If publishers want to curb piracy, then they need to fix the problem. Pushing for laws won’t fix anything, it will only make things worse and less balanced since independant game creators won’t be able to have the same benefits.

    Sorry about the rant, it’s just that between you insulting people that have probably paid you (by purchasing games that were created by your employer) and your obsession with Evony, it’s getting difficult to take you seriously.

  14. Bruce, it’s not “semantics” or “weasel words”. Theft is a very specific thing. Copyright infringement is something different.

    This is a third thing you should ask a lawyer about.

    The content industry wants to call infringement “theft” for public relations purposes, but that doesn’t make its claim true.

  15. @Common Sense

    Language is about usage. Gay means a different thing now than it did 40 years ago. Google tells us that software theft is a common usage term. Therefore people who steal games online are thieves.

  16. Google tells us that Dogs often have tails. Google tells us that Cats often have Tails. Thereore all Dogs are Cats.

  17. Nothing will be resolved arguing over terms 🙂 People will use what they use. I argue with people over the use of the term ‘hacker’ – it seemingly originated at places like MIT back in the 50s and 60s, and referred to someone who had an interest/aptitude in something (most commonly then something technical) and could think outside the box in finding solutions. It had nothing to do with trashing people’s computers or stealing data. The term has been perverted these days, but the ‘kids’ now tell me to get over it and accept the new meaning. I don’t think so…but who is right? What does it really mean? Both? Difficult business, assigning hard and fast names and terms.

  18. “Those industries generated 860 billion euros ($1.186 trillion) and employed 14.4 million people in 2008. But in the same year, 10 billion euros and 186,000 jobs were lost to piracy, the study found.”

    In other words, piracy causes big media companies about 1.16% of their annual gross, and 1.29% of their jobs, per year.

    Sorry, when was the end of the world again? I need to set my watch…

  19. >Language is about usage. Gay means a different thing now than it did 40 years ago. Google tells us that software theft is a common usage term. Therefore people who steal games online are thieves.

    So if enough people repeat something, then it becomes auotmatically true?

    That’s nonsense.

    Bruce, I’m sorry, but you’re not only utterly wrong about this, but you seem to be bordering on obsession, with your constant mis-referal to copyright infringers as thieves. Yes, they are morally and legally guilty of non-payment for something that they have made use of, but that is not theft, and no amount of people labelling this crime as theft will make it so.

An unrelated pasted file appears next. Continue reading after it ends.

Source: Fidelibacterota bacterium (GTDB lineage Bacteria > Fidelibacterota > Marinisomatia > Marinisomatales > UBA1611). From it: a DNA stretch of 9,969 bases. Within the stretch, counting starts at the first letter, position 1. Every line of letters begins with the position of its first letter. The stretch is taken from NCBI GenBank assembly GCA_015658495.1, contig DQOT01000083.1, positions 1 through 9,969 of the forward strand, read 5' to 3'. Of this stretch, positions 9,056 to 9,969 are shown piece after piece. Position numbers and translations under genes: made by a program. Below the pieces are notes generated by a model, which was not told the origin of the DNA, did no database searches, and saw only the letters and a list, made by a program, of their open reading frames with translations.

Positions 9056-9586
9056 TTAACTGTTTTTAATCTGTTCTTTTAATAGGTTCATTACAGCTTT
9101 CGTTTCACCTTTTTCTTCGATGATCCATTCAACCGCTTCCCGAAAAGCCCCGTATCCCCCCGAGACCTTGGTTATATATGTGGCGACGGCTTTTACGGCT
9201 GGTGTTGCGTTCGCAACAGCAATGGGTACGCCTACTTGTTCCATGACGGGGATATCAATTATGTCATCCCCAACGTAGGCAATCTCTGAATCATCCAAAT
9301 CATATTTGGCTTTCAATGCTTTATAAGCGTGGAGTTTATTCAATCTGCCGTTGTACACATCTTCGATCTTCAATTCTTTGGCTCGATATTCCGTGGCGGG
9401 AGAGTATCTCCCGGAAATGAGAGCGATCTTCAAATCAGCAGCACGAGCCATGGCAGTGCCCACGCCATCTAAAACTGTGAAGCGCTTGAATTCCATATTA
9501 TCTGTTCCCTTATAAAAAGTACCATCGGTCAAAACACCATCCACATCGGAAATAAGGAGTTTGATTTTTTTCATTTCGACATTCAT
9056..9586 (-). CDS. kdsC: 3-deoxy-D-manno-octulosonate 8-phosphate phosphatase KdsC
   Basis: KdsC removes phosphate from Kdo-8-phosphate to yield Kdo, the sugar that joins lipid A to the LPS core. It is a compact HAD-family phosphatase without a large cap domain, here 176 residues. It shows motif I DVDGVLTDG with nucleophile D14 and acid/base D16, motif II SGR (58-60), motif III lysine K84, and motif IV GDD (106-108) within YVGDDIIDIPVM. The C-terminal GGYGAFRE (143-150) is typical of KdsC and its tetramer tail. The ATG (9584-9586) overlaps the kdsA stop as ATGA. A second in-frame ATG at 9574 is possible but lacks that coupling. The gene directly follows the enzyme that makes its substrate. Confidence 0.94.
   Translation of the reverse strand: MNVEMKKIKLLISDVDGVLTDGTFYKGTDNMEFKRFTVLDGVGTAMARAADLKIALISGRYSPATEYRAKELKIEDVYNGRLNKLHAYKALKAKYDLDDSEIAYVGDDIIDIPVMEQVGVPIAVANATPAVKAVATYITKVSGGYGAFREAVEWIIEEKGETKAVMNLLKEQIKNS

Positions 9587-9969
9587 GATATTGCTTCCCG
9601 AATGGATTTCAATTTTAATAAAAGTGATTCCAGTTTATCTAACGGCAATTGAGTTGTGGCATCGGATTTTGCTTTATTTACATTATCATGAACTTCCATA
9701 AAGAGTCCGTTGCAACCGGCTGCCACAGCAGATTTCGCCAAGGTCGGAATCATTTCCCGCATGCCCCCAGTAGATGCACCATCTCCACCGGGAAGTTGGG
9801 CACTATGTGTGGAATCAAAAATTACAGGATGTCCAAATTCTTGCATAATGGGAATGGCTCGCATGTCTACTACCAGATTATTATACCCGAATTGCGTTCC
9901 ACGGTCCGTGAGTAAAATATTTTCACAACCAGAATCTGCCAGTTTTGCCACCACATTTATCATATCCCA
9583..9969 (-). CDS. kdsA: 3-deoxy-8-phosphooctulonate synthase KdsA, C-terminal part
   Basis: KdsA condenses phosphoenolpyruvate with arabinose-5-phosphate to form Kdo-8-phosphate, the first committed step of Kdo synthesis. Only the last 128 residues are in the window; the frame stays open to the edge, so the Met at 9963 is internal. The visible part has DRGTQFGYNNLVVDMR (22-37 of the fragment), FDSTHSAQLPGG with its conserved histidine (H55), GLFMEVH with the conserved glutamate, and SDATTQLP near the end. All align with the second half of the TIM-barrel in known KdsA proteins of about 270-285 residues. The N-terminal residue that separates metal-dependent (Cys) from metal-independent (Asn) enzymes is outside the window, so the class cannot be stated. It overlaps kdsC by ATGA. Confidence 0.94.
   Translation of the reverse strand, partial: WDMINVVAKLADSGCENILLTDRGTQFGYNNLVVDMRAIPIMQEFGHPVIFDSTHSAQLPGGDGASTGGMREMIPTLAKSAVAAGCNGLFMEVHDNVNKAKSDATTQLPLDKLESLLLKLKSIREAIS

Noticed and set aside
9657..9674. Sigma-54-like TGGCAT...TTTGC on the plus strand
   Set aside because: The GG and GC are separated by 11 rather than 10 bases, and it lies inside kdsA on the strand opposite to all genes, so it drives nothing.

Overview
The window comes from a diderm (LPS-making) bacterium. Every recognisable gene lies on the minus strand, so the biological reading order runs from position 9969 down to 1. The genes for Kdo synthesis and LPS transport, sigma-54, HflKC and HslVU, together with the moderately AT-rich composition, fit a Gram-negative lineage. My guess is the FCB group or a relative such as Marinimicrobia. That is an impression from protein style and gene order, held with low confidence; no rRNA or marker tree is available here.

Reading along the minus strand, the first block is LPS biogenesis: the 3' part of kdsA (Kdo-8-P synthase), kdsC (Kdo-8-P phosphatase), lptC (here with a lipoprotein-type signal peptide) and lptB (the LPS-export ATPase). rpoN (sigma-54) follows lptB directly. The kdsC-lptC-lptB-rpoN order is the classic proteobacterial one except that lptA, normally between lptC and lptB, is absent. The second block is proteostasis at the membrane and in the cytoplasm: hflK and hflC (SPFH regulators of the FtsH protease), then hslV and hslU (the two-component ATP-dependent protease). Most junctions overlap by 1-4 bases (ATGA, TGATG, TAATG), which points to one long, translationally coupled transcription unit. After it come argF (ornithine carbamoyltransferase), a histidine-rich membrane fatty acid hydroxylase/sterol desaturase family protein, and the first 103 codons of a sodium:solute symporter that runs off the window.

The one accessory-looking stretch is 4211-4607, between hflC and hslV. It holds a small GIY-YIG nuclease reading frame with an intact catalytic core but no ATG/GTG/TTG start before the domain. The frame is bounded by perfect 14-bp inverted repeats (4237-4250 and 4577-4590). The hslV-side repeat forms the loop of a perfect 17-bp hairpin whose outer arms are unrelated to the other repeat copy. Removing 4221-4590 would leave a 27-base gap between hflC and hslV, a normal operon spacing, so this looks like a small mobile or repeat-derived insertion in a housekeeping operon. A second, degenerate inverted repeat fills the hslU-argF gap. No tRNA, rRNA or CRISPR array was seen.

By your argument, if I get a taxi ride somewhere, and then when we get to my destination I jump out and run away without paying, then I have commited theft, which I clearly haven’t. I would have committed non-payment for a service, which is wrong any way you look at it, but it’s no more theft than it is mugging or trespassing.

    Or if you have no TV license, but watch BBC anyway, then that does not make you a thief, no more than copying a computer game does. Of coruse, if you have no TV license, but watch ITV or Sky One, or any non-BBC channel then that’s still ilegal, although morally it’s no crime at all, as the license only goes to the BBC, not to other channels, so you should only need a TV license to watch BBC channels. Of course, the TV license fee is immoral anyway, and would be illegal in any decent country, as you are being made to pay a tax to a private business, whether or not you use their service, which is totally wrong. And if they take you to court, you have to prove that you are innocent, they don’t have to prove that you are guily, which is unconstitutional. But I’m digressing, the TV license fee is only relevent here as an example of using a service that you might not have paid for (as opposed to stealing from it).

    And whilst I did copy games when I was younger (tape to tape, in the 8-bit years) I did so because I thought that it wasn’t too much of a moral crime. I was wrong, I admit that now, but if it had been real theft, as in depriving someone of a real game cassette, then I wouldn’t have done it, as it would obviously have been wrong to do that. I, and many other people, commit piracy largely as we don’t see it as morally wrong. We took (or take still, in many cases) the view that if we weren’t going to buy it anyway then the people who coded the game will lose nothing by us pirating the game for ourselves.

    This is technically right, but it’s no moral excuse at all, as if we are not willing to buy the game then we have no moral right to own the game since we have not paid for the game.